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The Psychology of False Confessions

Police departments in at least 20 states, not including Pennsylvania, now require the electronic recording of interrogations of specified felonies or all crimes.  Electronic recording of interrogations has positive effects–it discourages police misconduct, improves professionalism, minimizes disputes about what occurred and cuts down on the number of motions to suppress a statement.

Why is the recording of interrogations important?

Research demonstrates that certain conditions of an interrogation can lead to persuasion, pressure, minimization and extended interrogations that may lead to a false confessions.  The unrepresented suspect is distinctly disadvantaged when isolated in a room with a trained detective.  At the outset, the suspect may be convinced to sign a waiver by the detective who perhaps dismisses the waiver as “just a formality” or convinces the suspect that having a lawyer will just complicate matters and slow things down to the suspect’s detriment.  Worse, the suspect may be a youth, mentally ill, or developmentally disabled, or possess a combination of these at-risk features.  The suspect is ill-prepared for the subsequent onslaught of guilt-presumptive accusations, attacks on denials, deception, interpersonal pressure, and inducement — sometimes even threats and promises. The purpose of this onslaught is to produce high levels of anxiety, deplete the suspect’s mental resources, and lead the suspect to conclude that his choices are ultimately to confess and minimize his damage or to be found guilty by other means.  The recorded interrogation has the potential to make the playing field more level by inhibiting some of the more egregious interrogation tactics and making interrogator-suspect interaction available for replay by fact finders.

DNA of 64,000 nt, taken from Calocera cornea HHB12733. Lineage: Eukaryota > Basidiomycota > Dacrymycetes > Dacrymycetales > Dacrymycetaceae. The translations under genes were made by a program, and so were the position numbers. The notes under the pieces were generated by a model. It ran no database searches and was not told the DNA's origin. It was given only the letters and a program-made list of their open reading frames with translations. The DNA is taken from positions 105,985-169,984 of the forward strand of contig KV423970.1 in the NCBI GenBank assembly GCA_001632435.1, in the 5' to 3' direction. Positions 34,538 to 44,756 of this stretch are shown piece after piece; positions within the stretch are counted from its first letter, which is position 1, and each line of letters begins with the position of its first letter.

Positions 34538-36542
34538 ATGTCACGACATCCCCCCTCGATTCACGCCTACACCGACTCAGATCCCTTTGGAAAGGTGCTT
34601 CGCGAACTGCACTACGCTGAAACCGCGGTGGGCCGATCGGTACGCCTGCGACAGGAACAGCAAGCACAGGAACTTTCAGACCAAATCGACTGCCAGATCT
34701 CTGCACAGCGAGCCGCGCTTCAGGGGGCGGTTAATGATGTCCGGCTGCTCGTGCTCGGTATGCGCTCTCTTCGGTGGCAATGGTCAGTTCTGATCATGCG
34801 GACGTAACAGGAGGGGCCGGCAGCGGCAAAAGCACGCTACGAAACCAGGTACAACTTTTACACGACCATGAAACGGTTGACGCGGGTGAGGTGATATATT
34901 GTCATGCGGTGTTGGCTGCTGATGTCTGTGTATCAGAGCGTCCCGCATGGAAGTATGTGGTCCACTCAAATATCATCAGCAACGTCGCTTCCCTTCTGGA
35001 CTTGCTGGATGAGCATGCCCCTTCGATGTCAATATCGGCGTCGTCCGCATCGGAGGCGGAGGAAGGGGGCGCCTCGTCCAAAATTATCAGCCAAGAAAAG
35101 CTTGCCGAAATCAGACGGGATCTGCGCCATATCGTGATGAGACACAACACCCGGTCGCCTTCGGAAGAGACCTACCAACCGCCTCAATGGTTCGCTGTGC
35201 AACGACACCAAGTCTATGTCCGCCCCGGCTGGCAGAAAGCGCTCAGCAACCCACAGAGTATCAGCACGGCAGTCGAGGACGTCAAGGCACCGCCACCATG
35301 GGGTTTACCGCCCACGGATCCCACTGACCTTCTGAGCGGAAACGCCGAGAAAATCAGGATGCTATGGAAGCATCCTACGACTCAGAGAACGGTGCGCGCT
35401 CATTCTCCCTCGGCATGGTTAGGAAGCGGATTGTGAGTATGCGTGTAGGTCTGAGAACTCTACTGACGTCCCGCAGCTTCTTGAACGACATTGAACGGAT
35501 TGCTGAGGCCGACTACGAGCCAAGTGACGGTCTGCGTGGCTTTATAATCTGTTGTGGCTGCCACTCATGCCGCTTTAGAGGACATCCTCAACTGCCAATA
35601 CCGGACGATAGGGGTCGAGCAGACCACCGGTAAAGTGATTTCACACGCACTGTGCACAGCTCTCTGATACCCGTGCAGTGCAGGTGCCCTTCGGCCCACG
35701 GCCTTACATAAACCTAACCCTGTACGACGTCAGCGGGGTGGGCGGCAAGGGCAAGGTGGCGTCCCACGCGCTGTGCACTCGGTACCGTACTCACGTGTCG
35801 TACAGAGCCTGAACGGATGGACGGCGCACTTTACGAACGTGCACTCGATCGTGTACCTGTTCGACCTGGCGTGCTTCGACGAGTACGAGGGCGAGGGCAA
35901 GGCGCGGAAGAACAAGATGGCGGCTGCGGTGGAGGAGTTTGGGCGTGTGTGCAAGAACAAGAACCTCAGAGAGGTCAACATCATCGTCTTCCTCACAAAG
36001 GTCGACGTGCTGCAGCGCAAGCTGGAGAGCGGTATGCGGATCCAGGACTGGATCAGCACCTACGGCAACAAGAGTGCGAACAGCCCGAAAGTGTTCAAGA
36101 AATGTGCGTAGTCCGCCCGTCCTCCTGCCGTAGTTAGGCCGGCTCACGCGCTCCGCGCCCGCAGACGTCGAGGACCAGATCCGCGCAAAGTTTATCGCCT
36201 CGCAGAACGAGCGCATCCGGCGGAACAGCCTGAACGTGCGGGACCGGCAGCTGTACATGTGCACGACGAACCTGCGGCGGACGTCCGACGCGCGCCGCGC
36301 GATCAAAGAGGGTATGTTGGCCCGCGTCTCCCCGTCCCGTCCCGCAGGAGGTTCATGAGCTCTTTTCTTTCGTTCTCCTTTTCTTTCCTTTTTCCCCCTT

The Techniques and Psychology of Modern Interrogation

Pressure and Persuasion

The most common type of police interrogation is a two-pronged use of “pressure and persuasion.”  There is pressure created by direct accusations of guilt.  Early on in the interrogation, the detective may express a very high level of confidence that the suspect is guilty and that the purpose of the interrogation is not to determine whether the suspect is guilty. Instead, the purpose is to find out why he committed the crime (or the details, or who else was involved, or what other crimes the suspect has committed).  These unwavering expressions of confidence in the suspect’s guilt are called direct positive confrontation, confrontation, and accusation.  It is important to note that these statements are often exaggerations or outright lies. Yes, the police may lie to you to get you to confess; it’s legal.  The detective sometimes has concluded that the suspect is guilty based on inferences about the suspect’s verbal or nonverbal behavior prior to the interrogation.  The expression of confidence in the suspect’s guilt, however, is a strategic statement designed to convince the suspect that he is caught and that he has no chance of persuading the detective of his innocence.

Minimization of the Conduct

Investigators will also attempt to minimize the accused’s conduct.  Minimization may come across as friendly and caring.  Whereas, accusations, attacks on denials, evidence ploys and interpersonal pressure are designed to cause the suspect to perceive that he is caught and resistance is futile, minimization tactics and other inducements are designed to motivate the suspect to stop denying and start admitting guilt. One common form of minimization is the offering of rationales and excuses that seemingly justify the crime and imply that the suspect is guilty. These techniques are sometimes called “theme development” in police manuals and scenarios by scholars. Investigators present the motives and explanations as reasonable or even morally (and sometimes even legally) justifiable excuses, such as “you recently lost your job, your only source of income, and you have a wife and kid to take care of.” Other rationales and excuses include “the act was impulsive” or “the victim deserved what he got.

Length of Interrogation

Another risk factor for false confession is the length of an interrogation. Lengthy detention and interrogation is a significant risk factor for false confessions because the longer an interrogation lasts, the more likely the suspect will become fatigued and depleted of the physical and psychological resources necessary to resist the pressures and stresses of accusatory interrogation. 

If you’ve been accused of a crime or have falsely confessed to a crime, you need to have your case reviewed by a professional.  You may contact us online or via telephone for a free consultation.